A Local Model for Wildfire Readiness

June 9, 2020

Recently, CAL FIRE announced it would ask property owners to complete “defensible space” self-assessments, as the department is limiting property inspections this year due to social distancing.

California law requires property owners in some fire-prone areas to take certain measures to protect their property against wildfire. Local jurisdictions in high-hazard areas may set even stricter standards. The resulting fire buffer area – at a minimum, 100 feet around each structure on the property – is called “defensible space.” That space helps protect the buildings and other structures from wildfire and it creates a safer environment for firefighters. CAL FIRE enforces these rules in areas of state responsibility.

In 2014, the Little Hoover Commission studied defensible space enforcement as part of a larger project on climate change adaptation, and found opportunities to better protect Californians’ homes and the firefighters defending them. In its subsequent report, Governing California through Climate Change, the Commission called upon the state to more aggressively enforce defensible space requirements and strongly suggested using Ventura County as a model.

In Ventura County, the county notifies property owners of their defensible space obligations about a month and a half before inspections. If violations are found upon inspection, property owners are given seven to 14 days to correct them. If there are still violations upon re-inspection, the county immediately dispatches contractors to bring the property up to code and bills the owner for costs along with a hefty administrative fee.

In contrast, state law is more forgiving. It requires someone to be convicted of three violations within a five-year period before CAL FIRE can intervene to bring the property up to code. CAL FIRE focuses on education. From a colorful user-friendly website to commissioning a ballad on defensible space, the department constantly works to educate Californians about steps they can take to protect themselves from wildfire. Sometimes the educational approach is preferable even when there are available resources for enforcement: In a 2019 interview with the San Diego Union-Tribune, a CAL FIRE inspector explained that not all residents are pleased to see government officials show up on their property, and it can be more productive to frame the conversation as tips to protect residents and their neighbors instead of threatening to punish them for noncompliance.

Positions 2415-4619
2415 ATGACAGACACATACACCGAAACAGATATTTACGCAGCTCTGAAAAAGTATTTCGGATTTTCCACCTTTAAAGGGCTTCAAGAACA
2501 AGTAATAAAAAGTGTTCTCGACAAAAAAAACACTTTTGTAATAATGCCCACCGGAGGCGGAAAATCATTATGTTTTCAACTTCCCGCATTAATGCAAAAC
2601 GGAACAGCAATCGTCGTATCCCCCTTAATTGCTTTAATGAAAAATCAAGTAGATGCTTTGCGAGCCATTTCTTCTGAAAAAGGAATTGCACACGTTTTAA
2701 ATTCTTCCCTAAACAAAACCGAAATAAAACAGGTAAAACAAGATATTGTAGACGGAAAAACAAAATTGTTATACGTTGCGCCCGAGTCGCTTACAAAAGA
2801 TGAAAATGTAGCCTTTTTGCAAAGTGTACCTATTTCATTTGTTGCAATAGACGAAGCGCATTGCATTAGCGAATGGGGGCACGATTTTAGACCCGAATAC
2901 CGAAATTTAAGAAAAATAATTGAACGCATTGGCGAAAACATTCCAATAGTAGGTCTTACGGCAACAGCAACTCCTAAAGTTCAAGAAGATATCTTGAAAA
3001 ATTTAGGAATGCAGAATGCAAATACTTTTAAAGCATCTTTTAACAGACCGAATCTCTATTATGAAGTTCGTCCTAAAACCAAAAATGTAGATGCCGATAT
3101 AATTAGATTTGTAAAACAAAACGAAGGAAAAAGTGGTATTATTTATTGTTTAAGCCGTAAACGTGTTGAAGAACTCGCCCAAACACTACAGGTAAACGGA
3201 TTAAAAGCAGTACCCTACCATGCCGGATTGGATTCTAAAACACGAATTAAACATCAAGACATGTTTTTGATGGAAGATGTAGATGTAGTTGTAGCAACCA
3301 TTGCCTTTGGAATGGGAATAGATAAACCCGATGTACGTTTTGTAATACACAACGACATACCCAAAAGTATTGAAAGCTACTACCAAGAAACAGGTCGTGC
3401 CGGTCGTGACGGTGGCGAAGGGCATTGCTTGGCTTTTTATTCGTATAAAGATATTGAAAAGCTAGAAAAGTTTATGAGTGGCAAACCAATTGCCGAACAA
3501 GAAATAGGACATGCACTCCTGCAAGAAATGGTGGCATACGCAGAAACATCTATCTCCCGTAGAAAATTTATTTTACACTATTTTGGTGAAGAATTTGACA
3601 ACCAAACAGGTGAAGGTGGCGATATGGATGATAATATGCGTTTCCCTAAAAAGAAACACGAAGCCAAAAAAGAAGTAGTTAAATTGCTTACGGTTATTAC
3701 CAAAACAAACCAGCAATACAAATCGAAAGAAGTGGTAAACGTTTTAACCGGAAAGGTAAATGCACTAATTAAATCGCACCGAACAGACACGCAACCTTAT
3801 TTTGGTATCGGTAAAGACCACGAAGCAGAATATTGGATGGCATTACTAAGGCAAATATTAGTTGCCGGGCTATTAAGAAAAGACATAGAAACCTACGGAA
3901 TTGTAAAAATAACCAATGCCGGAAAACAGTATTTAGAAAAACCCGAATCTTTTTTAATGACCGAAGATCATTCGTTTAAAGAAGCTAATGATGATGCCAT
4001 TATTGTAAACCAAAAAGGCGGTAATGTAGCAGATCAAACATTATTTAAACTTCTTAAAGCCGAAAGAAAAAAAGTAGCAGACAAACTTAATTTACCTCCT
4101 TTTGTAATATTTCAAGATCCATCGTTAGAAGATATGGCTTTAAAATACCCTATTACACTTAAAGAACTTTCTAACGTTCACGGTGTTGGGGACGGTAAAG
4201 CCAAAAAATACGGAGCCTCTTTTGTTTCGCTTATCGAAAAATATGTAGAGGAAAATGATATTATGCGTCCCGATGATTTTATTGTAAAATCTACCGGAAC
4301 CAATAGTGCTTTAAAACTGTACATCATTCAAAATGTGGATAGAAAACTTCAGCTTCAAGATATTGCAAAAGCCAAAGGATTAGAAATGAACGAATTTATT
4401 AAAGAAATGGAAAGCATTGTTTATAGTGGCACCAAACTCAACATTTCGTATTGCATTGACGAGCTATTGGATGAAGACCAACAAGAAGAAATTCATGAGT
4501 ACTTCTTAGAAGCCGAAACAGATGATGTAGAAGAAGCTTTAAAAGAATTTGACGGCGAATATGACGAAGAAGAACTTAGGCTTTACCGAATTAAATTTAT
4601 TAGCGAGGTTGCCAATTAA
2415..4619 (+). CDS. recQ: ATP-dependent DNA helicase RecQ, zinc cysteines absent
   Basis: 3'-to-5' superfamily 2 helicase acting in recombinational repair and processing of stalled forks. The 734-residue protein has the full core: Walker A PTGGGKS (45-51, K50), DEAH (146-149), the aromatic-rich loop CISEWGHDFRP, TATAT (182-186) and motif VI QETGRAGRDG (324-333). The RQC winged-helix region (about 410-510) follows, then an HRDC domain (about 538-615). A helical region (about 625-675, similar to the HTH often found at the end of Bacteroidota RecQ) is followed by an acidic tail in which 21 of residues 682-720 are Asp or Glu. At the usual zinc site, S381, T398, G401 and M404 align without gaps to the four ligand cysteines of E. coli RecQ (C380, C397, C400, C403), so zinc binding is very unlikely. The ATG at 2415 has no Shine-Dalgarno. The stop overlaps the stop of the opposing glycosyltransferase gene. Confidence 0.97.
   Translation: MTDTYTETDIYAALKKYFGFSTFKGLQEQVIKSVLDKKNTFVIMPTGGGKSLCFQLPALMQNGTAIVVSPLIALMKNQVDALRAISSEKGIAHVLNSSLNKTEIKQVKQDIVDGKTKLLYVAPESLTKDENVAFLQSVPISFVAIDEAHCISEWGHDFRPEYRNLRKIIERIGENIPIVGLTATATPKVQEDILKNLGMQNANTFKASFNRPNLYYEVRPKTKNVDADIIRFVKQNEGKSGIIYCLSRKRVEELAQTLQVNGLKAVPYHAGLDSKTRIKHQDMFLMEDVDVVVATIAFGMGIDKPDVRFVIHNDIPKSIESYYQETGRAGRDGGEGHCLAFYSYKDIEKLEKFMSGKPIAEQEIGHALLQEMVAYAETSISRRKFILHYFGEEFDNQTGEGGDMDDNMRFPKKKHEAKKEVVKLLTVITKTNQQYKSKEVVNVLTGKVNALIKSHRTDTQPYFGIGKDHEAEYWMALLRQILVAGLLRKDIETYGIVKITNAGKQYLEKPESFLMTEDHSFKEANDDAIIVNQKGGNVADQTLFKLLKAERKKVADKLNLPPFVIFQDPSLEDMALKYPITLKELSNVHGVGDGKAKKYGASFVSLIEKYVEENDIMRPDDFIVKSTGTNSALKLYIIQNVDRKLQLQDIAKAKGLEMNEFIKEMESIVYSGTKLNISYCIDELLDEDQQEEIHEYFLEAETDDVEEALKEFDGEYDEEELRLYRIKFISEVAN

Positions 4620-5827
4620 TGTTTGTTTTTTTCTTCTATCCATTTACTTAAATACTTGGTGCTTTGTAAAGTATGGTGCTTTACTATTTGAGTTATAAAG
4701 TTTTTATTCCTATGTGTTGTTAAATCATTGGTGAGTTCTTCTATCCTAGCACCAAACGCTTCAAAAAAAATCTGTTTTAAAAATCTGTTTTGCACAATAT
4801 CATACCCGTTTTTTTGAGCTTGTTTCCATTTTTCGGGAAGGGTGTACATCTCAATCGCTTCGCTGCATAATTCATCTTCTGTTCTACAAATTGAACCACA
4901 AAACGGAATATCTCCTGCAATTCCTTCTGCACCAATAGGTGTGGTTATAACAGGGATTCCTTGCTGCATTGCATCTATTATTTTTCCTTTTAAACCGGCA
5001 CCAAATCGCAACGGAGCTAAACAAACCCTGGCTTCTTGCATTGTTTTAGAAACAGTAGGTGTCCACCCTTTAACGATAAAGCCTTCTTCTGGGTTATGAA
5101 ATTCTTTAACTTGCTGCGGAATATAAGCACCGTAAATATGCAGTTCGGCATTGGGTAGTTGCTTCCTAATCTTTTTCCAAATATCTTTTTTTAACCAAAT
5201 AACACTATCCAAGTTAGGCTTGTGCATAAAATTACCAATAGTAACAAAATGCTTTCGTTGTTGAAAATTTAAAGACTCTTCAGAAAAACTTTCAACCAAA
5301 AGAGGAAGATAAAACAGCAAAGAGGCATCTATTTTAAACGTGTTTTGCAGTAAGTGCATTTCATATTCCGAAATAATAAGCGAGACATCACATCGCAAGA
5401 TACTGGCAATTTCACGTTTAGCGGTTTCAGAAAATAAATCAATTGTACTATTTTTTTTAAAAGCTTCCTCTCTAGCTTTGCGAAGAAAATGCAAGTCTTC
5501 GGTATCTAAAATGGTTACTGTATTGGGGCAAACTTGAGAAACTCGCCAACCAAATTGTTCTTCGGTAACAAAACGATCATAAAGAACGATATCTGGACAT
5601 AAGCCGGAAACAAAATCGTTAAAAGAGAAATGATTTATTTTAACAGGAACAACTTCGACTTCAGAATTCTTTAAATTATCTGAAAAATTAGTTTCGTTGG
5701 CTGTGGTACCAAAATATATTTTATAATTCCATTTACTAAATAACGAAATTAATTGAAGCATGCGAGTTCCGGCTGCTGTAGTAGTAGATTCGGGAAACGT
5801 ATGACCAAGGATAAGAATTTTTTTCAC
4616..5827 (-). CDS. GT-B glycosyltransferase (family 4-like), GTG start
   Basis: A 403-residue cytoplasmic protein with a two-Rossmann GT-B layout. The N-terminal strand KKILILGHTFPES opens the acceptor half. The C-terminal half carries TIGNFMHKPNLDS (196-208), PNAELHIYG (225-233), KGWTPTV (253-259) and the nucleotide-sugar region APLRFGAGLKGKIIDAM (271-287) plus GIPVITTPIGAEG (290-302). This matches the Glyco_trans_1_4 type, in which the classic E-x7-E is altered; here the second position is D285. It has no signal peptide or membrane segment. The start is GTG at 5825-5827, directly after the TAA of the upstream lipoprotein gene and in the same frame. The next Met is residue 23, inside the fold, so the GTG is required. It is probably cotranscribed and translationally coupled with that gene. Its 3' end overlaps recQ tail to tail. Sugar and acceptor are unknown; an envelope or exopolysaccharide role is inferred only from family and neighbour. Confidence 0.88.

The Ventura County model gets results. During the October 2003 wildfires that devastated Ventura, San Bernardino, and San Diego counties, only 24 of the 3,600 homes destroyed were in Ventura County. When it first implemented the program more than three decades ago, Ventura County had to clear hundreds of noncompliant properties itself each year. Consistent enforcement has helped. In the data shared with the Commission from 2006, the county only had to clear 18 of the nearly 15,000 properties in the wildland-urban interface. Data from 2018 show the county only had to clear 24 of about 16,600 parcels. Usually about 90 percent of people get it right the first time, thereby eliminating the need for re-inspection.

As policymakers consider future ways to ensure that homes are better protected from fire, they should consider the Commission’s recommendation to use a workable model from local government.

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